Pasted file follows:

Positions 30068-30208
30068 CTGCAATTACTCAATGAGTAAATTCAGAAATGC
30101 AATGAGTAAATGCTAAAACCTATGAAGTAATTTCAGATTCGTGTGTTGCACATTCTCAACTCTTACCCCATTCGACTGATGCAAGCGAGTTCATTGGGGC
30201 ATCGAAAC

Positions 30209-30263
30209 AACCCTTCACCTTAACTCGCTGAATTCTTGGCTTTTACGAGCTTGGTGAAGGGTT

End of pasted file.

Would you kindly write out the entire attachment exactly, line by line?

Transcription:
Positions 30068-30208
30068 CTGCAATTACTCAATGAGTAAATTCAGAAATGC
30101 AATGAGTAAATGCTAAAACCTATGAAGTAATTTCAGATTCGTGTGTTGCACATTCTCAACTCTTACCCCATTCGACTGATGCAAGCGAGTTCATTGGGGC
30201 ATCGAAAC

Positions 30209-30263
30209 AACCCTTCACCTTAACTCGCTGAATTCTTGGCTTTTACGAGCTTGGTGAAGGGTT